9:15 p.m., “Destiny” (1944): In a series of flashbacks, a bank robber (Alan Curtis) reflects on what triggered his life of crime. Originally planned as part of “Flesh and Fantasy,” “Destiny” was carved off and released as a stand-alone feature, with added footage shot by Reginald LeBorg. “Universal’s decision to chop up ‘Flesh and Fantasy’ is what caused Julien Duvivier to flee Hollywood and return to France,” Rode said. “Noir City offers a rare chance to see Duvivier’s anthology as it was originally intended.” (Archival print courtesy of Universal Pictures)
Monday, August 22
5, 9 p.m., “Shakedown” (1950): The Noir City tribute to Joseph Pevney begins with his directorial debut, which stars Howard Duff as a Weegee-style photographer on the streets of San Francisco. With a great supporting cast of noir tough guys Lawrence Tierney and Brian Donlevy; plus, cameos by Rock Hudson (in one of his first roles) and B-movie vamp Peggie Castle. (Archival print courtesy of Universal Pictures)
7 p.m., “Outside the Wall” (1950): Written and directed by Crane Wilbur, this forgotten noir gem stars Richard Basehart as an ex-con who can’t escape the past. “He wants to go straight, but noir being noir, things are worse on the outside,” Muller said. Joseph Pevney turns up in a supporting role, as “a character who’s so funny and so similar to his real-life persona,” Rode said. Joining Basehart and Pevney are “a motley crew of miscreants”: Lloyd Gough, Mickey Knox and Harry Morgan. Shot largely on location in Philadelphia, including the Eastern State Penitentiary, from which notorious bank robber Willie Sutton tunneled out in 1945. (Brand-new print courtesy of Universal)
Tuesday, August 23
5, 9:30 p.m., “Meet Danny Wilson” (1951): A double bill of “noir musicals” kicks off with the fourth of the five (!!!) films that Joseph Pevney directed in 1951. Frank Sinatra basically plays himself as an insecure, volatile nightclub singer menaced by a tough-guy impresario (Raymond Burr), who has designs on the vocalist’s dame (Shelley Winters). When Rode asked Pevney about working with the combustible duo of Sinatra and Winters, the director simply responded, “I’ve got two words for you: Oy and vey.” (Archival print courtesy of Universal Pictures)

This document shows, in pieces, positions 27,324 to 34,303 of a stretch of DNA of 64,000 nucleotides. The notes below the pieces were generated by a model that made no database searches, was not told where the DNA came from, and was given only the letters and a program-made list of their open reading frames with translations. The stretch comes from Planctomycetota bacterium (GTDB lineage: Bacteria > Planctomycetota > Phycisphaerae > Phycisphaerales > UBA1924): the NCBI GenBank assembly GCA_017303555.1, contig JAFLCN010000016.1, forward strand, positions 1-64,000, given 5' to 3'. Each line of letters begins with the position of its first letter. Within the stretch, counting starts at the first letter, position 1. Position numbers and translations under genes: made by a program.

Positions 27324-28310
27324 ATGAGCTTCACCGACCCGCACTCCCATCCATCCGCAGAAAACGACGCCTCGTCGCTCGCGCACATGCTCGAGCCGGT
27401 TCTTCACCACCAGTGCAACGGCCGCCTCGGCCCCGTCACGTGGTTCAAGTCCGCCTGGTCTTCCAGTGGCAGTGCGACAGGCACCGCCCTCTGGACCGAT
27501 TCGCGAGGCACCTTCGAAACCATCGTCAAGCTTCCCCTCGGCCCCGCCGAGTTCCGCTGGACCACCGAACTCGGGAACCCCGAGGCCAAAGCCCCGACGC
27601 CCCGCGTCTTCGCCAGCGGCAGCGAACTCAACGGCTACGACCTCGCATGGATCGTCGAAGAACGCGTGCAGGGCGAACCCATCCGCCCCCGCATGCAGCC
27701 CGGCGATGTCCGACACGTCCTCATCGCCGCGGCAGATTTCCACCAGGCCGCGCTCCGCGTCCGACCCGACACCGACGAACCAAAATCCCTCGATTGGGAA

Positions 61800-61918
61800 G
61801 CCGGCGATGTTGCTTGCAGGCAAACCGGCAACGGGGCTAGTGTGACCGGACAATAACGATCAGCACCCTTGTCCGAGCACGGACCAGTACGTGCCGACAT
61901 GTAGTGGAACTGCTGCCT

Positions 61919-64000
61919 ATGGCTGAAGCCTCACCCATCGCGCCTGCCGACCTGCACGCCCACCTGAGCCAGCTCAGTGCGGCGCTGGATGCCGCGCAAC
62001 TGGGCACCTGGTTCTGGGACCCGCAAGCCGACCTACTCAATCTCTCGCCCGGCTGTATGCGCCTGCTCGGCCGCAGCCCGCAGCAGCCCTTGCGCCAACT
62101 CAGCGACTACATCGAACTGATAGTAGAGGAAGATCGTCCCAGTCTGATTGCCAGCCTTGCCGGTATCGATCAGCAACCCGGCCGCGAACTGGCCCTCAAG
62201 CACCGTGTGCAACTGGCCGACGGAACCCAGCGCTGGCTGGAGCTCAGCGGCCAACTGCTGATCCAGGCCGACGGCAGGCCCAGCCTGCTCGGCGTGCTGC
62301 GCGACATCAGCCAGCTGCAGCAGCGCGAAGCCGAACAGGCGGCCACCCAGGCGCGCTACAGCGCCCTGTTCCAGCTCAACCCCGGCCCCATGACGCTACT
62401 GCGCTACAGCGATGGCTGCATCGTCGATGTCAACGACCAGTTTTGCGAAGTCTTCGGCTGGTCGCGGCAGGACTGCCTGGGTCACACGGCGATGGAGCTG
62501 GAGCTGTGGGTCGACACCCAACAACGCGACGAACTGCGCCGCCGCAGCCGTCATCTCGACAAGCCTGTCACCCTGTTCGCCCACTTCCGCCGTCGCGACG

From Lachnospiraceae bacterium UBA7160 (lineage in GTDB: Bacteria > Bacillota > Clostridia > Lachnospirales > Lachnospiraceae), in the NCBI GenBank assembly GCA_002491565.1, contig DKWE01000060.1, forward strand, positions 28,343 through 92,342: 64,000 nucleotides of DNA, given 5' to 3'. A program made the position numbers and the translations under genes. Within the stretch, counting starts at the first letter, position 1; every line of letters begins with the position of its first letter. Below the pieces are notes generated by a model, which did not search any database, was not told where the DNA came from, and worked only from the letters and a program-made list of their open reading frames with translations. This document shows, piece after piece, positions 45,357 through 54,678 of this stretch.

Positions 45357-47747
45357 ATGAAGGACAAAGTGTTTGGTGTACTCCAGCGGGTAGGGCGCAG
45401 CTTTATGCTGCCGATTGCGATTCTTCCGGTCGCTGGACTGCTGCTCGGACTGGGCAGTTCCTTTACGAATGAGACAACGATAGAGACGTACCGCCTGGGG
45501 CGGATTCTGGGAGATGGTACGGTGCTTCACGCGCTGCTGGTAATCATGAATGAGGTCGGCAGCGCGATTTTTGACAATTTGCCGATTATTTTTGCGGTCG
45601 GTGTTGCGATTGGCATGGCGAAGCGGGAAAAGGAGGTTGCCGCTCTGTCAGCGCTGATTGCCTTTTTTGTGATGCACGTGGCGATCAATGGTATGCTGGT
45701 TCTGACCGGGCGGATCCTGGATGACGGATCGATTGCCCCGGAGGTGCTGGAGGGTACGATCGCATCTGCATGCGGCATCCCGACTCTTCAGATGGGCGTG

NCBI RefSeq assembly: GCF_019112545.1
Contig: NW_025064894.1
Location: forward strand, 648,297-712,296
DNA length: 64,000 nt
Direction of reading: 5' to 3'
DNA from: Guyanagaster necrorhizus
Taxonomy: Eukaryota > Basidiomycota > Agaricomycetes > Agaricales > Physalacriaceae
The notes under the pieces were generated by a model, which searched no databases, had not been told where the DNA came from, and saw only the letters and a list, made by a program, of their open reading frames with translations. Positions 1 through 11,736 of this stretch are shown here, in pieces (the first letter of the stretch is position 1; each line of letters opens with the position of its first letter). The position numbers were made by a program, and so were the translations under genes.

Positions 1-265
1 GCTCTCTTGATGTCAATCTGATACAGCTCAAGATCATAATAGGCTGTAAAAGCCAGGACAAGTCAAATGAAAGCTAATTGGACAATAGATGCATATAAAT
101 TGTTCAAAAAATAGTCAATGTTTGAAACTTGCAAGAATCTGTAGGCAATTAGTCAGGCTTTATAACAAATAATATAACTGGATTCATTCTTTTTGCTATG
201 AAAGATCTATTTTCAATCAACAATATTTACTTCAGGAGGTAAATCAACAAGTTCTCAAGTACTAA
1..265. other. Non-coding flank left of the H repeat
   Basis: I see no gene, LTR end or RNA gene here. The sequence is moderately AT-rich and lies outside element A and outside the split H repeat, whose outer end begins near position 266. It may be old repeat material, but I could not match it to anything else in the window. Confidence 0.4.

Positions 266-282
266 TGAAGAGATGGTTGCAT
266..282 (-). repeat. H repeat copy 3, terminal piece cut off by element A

7 p.m., “Young Man With a Horn” (1950): Inspired by the life of jazz great Bix Beiderbecke, this biopic puts Kirk Douglas between the “horns” of a dilemma: choosing between Doris Day and Lauren Bacall. Directed by Michael Curtiz, the subject of Rode’s next book, due out later this year. (35mm print courtesy of Warner Bros.)
Wednesday, August. 24
5, 9:15 p.m., “Sorry, Wrong Number” (1948): In director Anatole Litvak’s thriller, Barbara Stanwyck had one of her signature roles as a bed-ridden hypochondriac convinced that she’s the intended victim of a murder plot. Muller lauds Stanwyck, Oscar-nominated for this movie, as his favorite noir actress: “But then, she was the greatest actress in the history of Hollywood. Her range exceeded the scope of noir. She was dynamite in everything.”
7 p.m., “The Accused” (1949): After a spinster prof (Loretta Young) accidentally kills a student in self-defense, she disposes of the corpse; soon she discovers that a lawyer (Robert Cummings) and cop (Wendell Corey) are on her trail. “The movie is exceedingly well-written, and it has that veneer that [producer] Hal Wallis was known for,” Muller said. “And what could be better than seeing Sam Jaffe [famous for his role as the all-knowing Dr. Zorba in the “Ben Casey” series of the ’60s] as a coroner?” (Newly restored 35mm print courtesy of Library of Congress and Universal Pictures)
Thursday, August 25
5, 9:15 p.m., “The Harder They Fall” (1956): In his last role, Humphrey Bogart goes out in style as a sportswriter turned public-relations flack in director Mark Robson’s one-two punch at the corrupt world of boxing (scripted by Philip Yordan, based on Budd Schulberg’s novel). “Bogart is the quintessential male noir star,” Muller said. “Though directors and cinematographers might have given noir its look, Bogart provided the attitude.” With noir stalwarts Rod Steiger as a corrupt promoter and Jan Sterling, cracking her usual hard shell, in a change of pace as a supportive wife.
7:15 p.m., “Flesh and Fury” (1952): The second boxing-themed noir on this night’s card puts Tony Curtis in the ring as a deaf champ torn between two femmes, the fatale (Jan Sterling again) and a compassionate features columnist (Mona Freeman). Directed by Joseph Pevney, “the movie is an old story that's dressed up in new clothes,” Rode said. “For most of the movie, Curtis isn’t talking and is being menaced by Jan Sterling as a gold-digger who wields a mean champagne glass.” (New 35mm print struck exclusively for Noir City by Universal Pictures)
Passes and single tickets are available for Noir City: Chicago 8, with discounted rates for Music Box members. Noir City: Chicago 8 runs Friday, August 19 - Thursday, August 25. Click here for more information.